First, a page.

changing the world from cumbria

Last Sunday I sat with six professors who were discussing how ‘to change the world.’ They included Central European dissident, a computer specialist, and a seventy-five year old French communist.  At times they seemed hardly conscious of each other, and the words they used were puzzling (the Frenchmen for example liked to talk about ‘the happiness of dissatisfaction’). But it was also moving. At least they were trying to answer the question.

For most of us, most of the time, the world is too complicated. We don’t understand how a microscopic speck of liquid can transform in less than nine months into something, like us, with rigid bones, hair, and fingernails. We don’t understand what an element is, let alone quivering quarks: which have a place without time, and a time without place. And that’s before you get onto Norway’s European policy, or Chinese trade. Or whether we have free will. Which is one reason, perhaps, why we prefer to concentrate on our particular job and our own family. But these professors had the confidence to debate world change, and not in the comforting slogans of a self-help book. They knew a lot, spoke well about philosophy, psychology and history; and they had ideas about human  nature.

Their conclusions, however, were not cheering. All agreed that something very important was missing. For the Frenchman the problem is that we are too obedient – our democracies are not real – they are simply a theatre, behind which all the decisions are taken by a small elite. We have forgotten how to be happy. The American said that the problem was that we are atheists. We have lost a sense of the sacred. The psychologist said that we have become manic; and lost our sense of balance.  The computer specialist said that we treat our society as a ‘bug’ which can be fixed; and we have lost humility. Everyone agreed that we have become lonelier and more obsessed with money. The person who had a solution was the Frenchman. He said we will only become happy through revolution, and the pursuit of communism. No-one else agreed. But no-one had much alternative.

They may have missed something.  They were correct that the modern world makes individuals more isolated, and that many have retreated to a space that does not stretch much beyond the office or the front door. But the problem is not that a powerful secret elite is in charge; the problem is that no-one is in charge. Politicians, journalists, civil servants, farmers, bishops – even, difficult though it is to believe, bankers –  feel they can alter very little about the world. Instead society is set in an immovable – if slightly wobbly – jelly, of conventions, regulations, and procedures that makes change feel almost impossible. Our problem is not that we are oppressed, it is that all of us – right to the top – are increasingly inert.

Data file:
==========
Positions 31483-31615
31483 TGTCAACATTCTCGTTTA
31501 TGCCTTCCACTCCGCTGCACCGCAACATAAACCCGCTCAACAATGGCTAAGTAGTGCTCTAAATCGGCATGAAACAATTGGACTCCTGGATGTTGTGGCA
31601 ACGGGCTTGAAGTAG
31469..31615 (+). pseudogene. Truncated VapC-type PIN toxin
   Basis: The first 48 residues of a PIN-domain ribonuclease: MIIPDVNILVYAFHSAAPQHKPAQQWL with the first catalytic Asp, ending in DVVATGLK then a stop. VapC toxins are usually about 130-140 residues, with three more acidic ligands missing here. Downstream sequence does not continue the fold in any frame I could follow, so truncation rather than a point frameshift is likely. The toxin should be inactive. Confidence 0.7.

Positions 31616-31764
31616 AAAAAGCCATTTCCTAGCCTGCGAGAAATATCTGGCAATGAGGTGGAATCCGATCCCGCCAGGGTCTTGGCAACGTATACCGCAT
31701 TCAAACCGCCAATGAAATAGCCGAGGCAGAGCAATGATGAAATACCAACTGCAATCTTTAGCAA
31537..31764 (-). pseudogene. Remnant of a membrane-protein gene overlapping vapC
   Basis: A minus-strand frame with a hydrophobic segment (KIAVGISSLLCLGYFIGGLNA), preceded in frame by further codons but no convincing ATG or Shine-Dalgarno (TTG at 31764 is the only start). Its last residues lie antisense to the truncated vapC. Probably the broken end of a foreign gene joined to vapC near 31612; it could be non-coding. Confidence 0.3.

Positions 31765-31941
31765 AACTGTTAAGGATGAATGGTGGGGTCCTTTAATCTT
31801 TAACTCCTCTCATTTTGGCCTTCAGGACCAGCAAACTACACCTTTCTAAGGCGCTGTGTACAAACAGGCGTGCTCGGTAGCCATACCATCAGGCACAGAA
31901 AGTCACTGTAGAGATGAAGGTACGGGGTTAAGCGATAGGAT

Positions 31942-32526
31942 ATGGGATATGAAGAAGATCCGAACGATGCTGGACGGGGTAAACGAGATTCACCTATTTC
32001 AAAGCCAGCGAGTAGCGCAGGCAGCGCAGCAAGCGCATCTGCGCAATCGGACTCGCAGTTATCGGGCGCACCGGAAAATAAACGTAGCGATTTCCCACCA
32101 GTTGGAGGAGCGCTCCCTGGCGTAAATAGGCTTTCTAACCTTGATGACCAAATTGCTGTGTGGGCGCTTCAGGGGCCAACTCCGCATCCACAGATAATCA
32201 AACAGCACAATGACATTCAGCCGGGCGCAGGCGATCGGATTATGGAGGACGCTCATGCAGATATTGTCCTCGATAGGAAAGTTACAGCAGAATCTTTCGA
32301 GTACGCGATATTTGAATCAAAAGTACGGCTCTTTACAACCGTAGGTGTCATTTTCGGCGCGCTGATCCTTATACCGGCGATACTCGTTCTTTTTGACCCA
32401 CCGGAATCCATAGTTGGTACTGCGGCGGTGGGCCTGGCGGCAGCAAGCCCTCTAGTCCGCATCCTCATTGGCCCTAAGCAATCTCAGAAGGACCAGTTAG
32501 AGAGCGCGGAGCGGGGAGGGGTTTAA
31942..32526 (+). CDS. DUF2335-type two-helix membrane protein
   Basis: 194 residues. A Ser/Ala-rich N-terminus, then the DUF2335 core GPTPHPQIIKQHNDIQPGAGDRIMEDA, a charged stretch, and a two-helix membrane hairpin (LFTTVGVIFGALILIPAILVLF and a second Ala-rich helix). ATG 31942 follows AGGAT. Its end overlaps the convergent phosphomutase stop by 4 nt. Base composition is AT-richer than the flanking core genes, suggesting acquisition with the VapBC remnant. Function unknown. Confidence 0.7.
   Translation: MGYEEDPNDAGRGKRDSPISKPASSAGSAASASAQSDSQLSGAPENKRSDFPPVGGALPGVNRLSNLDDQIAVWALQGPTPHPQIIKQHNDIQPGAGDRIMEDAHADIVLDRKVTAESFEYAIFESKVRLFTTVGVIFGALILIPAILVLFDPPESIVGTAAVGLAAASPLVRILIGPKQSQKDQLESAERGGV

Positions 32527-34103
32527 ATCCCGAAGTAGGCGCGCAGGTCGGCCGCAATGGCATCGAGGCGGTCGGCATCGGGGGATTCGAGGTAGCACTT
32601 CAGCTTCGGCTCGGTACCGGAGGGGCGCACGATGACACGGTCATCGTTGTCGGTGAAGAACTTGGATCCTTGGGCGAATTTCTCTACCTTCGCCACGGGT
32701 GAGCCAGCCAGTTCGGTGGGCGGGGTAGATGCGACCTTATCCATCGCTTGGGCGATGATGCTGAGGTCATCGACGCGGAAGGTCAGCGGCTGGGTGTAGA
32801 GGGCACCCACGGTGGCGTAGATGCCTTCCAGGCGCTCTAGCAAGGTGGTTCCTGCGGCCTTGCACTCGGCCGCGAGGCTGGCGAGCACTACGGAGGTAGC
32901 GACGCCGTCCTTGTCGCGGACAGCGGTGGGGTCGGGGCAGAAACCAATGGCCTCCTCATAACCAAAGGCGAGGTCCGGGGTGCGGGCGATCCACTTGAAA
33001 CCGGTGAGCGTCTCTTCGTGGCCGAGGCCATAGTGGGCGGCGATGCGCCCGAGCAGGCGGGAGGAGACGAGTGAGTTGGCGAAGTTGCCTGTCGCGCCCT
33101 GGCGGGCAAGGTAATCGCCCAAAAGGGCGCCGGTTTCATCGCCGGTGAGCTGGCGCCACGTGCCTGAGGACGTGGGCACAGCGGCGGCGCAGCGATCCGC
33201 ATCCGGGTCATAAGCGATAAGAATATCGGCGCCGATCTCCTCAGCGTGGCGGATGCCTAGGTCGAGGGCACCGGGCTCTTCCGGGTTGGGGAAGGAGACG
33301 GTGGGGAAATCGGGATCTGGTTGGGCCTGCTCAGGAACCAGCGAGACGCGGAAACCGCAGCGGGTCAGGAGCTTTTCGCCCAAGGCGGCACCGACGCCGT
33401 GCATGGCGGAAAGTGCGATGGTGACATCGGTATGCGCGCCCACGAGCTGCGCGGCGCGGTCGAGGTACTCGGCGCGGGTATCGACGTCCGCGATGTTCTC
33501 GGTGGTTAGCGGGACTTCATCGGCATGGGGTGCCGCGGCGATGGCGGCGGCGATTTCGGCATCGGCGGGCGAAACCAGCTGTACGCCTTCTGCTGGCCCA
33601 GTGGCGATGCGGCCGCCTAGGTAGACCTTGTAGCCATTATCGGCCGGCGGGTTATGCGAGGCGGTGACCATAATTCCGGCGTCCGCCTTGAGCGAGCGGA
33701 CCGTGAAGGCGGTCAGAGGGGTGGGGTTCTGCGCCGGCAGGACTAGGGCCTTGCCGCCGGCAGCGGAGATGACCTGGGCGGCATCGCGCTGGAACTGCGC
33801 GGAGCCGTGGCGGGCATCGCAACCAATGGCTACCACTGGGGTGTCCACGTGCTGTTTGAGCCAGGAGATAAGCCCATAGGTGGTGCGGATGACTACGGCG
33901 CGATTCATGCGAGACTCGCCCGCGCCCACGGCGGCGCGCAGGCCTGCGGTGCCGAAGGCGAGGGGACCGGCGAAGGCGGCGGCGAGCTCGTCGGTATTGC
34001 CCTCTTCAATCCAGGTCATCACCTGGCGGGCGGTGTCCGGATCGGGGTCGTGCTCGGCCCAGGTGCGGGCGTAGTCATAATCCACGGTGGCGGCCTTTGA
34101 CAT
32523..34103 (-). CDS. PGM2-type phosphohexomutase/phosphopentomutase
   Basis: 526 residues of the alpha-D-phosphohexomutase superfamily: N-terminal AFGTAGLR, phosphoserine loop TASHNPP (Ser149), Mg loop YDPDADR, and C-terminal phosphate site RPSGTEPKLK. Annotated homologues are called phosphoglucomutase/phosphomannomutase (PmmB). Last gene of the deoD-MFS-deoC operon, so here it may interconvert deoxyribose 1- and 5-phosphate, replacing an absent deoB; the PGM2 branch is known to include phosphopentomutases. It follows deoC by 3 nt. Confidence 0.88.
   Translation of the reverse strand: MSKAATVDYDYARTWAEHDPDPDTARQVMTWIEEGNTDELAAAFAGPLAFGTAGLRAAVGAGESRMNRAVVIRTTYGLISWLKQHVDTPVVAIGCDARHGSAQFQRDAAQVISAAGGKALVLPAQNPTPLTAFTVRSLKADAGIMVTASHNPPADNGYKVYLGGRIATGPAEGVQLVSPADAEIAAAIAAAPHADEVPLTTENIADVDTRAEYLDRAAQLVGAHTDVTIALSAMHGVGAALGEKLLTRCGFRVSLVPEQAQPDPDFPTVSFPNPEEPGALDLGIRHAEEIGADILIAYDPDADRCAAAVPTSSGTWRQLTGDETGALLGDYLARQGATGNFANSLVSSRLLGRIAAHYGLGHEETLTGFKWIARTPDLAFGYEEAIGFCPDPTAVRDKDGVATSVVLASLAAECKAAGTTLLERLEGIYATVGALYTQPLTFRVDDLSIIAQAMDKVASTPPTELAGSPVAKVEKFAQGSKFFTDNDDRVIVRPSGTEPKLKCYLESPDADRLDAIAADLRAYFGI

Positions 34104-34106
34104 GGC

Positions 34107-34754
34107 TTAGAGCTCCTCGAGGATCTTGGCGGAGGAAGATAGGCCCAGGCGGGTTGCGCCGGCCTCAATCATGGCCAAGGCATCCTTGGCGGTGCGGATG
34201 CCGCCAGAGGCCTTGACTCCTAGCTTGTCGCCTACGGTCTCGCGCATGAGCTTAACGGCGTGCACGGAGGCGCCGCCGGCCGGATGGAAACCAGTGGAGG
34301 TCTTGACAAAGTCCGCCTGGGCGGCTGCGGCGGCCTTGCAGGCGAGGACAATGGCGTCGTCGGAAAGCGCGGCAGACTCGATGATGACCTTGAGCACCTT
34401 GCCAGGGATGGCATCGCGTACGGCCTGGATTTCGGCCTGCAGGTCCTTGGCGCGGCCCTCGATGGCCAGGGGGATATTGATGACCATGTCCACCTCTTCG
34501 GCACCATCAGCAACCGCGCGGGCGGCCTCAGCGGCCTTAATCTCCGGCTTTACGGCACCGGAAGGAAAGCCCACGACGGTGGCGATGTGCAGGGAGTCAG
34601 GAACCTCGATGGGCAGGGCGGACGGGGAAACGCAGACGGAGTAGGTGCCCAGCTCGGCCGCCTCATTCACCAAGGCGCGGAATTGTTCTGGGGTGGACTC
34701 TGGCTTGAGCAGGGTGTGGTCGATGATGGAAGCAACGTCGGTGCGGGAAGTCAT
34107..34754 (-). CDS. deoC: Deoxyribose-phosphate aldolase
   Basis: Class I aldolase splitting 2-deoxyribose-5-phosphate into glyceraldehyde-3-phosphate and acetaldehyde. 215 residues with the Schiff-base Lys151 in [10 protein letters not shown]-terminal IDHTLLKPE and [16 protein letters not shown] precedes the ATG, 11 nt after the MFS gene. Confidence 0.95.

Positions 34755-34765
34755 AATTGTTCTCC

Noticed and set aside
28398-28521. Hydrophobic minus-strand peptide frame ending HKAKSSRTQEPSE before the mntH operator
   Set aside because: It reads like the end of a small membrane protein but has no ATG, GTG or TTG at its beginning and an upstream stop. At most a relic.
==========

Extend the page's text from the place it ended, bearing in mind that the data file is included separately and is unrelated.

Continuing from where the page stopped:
The solution may be to rediscover the energies of the local. If Cumbrians do not generally seem powerless, it is because they are often changing or protecting their surroundings. We have groups taking on projects which in other parts of the country would be the monopoly of state specialists. It is not just that we have parishes challenging central decisions on a cycle path, or on winter gritting, and if they don’t like the answer, doing it themselves. We also have some of the very first villages in the country buying and running their own co-operative pubs and breweries, setting up their own independent planning policy, design their own fibre-optic cable networks. And we are moving into specialist areas of education (where we have a record number of schools going independent), housing (some of the country’s first community land trusts) and health (we have the only community-owned ambulance in the country).

We normally see this as something forced on us – just a way of getting a job done. But we underestimate how much the process of organising in order to change or protect an area is good for us as people. Why? Because I think the Frenchman may be right that we are happiest, as
humans, when we are dissatisfied, and when we not only want something to change, but become personally involved in making that change. It is not only that working alongside your neighbours is less lonely; it is that driving a project for which you are not paid, and which benefits other people, brings dignity. And building something in your neighbourhood – a hall, a school, an affordable housing estate, or even something as intangible as a planning policy, or a broadband network – brings pride – gives you a communal achievement you can see and live alongside.

Our challenge is to make such local action a bridge into participating in much larger struggles, and choices: to move from action to ideas, and put bolder ideas into action. We have not yet gone from simply supporting a school, or a community hospital, or a housing scheme, into debating the future of education, community health care, or our local architecture. We have not combined our different brains and energies in order to define what we would like our civilisation to be. But I suspect that the local is the best place from which to do such things: to understand not only what dissatisfies us about the modern world, but also to decide what we would like that world to be. I should have told the French professor that – perhaps – you could change the world from Cumbria.

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